IF you like to reward your waiter or waitress with a big tip at the end of the meal in return for good service, you may be giving them little more than a morale boost.
Hong Kong's restaurants and bars deal with the tips they receive in different ways, but rarely do they go directly to the staff who provided the impressive service.
At worst, the money could find its way into the hands of the managers as extra profit. At best, it is likely to be divided among all staff - even those that are not working that particular shift.
'There is no fixed way to allocate the money,' said Jacqueline Sit, public relations manager of the 97 Group, which operates such restaurants as Q, Post 97 and the bar Petticoat Lane, adding that one restaurant collected the money in a box for spending on special occasions, such as the birthday of a staff member.
The Shangri-La Group has a policy that its hotels should redistribute tips 'on a fair and equitable basis', but allows each outlet to decide how to do that.
Most restaurants contacted said they divided the money among all staff, including those behind the scenes in the kitchens. It is a system that suits the waiters and waitresses, but it can mean any statement - good or bad - that you want to make with your tip gets lost, as money is pooled and shared among many staff.
Depending on the outlet, the tips may be shared out at the end of the shift, at the end of the night, the end of the week, at the end of the month or even less frequently.
At the Hyatt, the tips are divided equally among staff, based on the number of days or shifts worked. Usually, the money is shared out once a month, but in some cases it is every quarter.
Diana Di Blasi, supervisor of the Empire Bar in Central, said she had seen all types of system. 'Sometimes it's shared out at the end of the month. Now, I share it out at the end of the shift. That way it doesn't go missing.' Pooling the tips and keeping them until the end of the month leaves them vulnerable to potential dishonesty of the managers. At one bar where Ms Di Blasi worked, the management promised to share the tips at the end of the month, but simply kept them in the bank. When staff complained, they were told the tips were paying the part-time staff's wages.
'Everyone was angry, but also desperate to keep their jobs,' Ms Di Blasi said.
The good news is that if you pay by credit card and add the tip to the total, the money usually will be paid to the restaurant staff. Most, although not all, restaurants and bars pay that money back to the staff when the payment is processed.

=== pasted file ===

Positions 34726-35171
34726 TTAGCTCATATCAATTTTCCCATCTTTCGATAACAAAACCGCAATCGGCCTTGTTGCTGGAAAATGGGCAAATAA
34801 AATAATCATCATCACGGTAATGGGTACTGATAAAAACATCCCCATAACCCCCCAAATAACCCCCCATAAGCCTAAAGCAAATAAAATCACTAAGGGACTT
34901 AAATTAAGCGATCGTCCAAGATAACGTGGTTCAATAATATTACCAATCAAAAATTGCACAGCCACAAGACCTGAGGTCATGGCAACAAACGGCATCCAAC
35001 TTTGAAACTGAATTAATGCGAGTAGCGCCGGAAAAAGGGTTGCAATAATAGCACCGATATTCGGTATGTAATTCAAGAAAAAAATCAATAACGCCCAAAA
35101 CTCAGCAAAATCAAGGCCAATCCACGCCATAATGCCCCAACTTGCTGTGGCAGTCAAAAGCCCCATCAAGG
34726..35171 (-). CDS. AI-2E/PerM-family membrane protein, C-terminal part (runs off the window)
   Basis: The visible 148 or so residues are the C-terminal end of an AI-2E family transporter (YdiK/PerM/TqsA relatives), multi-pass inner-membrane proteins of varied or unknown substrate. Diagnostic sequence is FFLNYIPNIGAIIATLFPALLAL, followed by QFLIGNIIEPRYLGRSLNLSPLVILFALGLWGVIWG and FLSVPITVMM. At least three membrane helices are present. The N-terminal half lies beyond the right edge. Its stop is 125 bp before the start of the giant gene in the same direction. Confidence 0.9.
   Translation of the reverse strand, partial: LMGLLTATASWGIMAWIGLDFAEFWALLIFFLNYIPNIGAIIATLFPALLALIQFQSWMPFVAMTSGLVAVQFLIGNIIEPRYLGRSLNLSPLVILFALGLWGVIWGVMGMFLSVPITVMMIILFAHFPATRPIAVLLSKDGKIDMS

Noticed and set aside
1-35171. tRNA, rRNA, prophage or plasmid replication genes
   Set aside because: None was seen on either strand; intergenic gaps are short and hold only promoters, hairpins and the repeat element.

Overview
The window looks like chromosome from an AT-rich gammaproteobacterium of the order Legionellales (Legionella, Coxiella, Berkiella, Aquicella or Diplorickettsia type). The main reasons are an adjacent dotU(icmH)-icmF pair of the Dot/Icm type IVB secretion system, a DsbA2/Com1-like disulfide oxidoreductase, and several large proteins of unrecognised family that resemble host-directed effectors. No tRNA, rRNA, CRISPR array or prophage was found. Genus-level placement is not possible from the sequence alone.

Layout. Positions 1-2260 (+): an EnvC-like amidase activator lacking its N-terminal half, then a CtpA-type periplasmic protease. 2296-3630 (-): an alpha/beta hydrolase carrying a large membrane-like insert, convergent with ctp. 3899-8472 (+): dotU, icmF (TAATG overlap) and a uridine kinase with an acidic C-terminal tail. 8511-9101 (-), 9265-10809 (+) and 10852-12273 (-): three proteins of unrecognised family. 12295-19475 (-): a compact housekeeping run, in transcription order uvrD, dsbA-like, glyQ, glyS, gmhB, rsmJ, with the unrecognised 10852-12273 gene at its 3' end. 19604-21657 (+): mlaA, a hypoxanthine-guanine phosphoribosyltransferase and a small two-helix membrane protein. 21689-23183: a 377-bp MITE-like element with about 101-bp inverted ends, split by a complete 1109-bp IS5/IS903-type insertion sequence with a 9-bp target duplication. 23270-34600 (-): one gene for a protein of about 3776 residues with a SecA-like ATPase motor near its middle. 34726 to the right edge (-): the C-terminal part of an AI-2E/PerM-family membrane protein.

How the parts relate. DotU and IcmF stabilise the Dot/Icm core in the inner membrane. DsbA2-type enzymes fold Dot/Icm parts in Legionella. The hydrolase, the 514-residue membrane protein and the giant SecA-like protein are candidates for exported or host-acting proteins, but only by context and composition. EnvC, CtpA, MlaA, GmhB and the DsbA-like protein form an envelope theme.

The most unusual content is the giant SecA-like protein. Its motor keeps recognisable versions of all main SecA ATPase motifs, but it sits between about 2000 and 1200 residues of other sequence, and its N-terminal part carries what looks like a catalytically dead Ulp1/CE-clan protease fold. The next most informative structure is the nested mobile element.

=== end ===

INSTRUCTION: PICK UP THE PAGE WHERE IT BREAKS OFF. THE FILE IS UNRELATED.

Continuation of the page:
The bad news is that the 'service charge' that is added routinely to bills in Hong Kong does not go towards service staff. The charge probably should be renamed the 'profit charge', as the money goes straight to the revenue of the restaurant. So why do they charge it? The problem for many service staff is that the service charge actually dissuades many people from leaving a tip, waiters and bartenders say. Some consider it a kind of formal tip, and do not leave any extra.
At other times, it seems to have a psychological effect, as many people are less generous with their coins after they have paid the service charge.
'A lot [of customers], I think, give lower tips if there's a service charge,' says Clare Duncan, the ex-manager of the Tapas Tree restaurant in Sai Kung.
Hong Kong diners are not the most generous it seems. Few people actually give 10 per cent of their bill. Ms Duncan said most left a few dollars, perhaps $20 for a meal but 'not more than $40'. As the bill goes up, the tip percentage gets smaller.
'For big bills, you don't need to place 10 per cent,' said Neil Wong Siu-chung, who is president of the Hong Kong Bartenders' Association.
But Mr Wong said that leaving a small tip - or not tip at all - would disappoint staff, but added that the waiter or waitress should not hang around and wait for the tip. 'They should not stand in front of the customer, waiting for them to collect all the small coins. They should leave the chequefold on the table.' He said the best tip he had received had been while working at a bar at the top of one of Hong Kong's luxury hotels. After chatting to the customer, providing him with information and even giving him a small drink on the house, the customer gave him a $500 tip on a bill that came to little more than $300.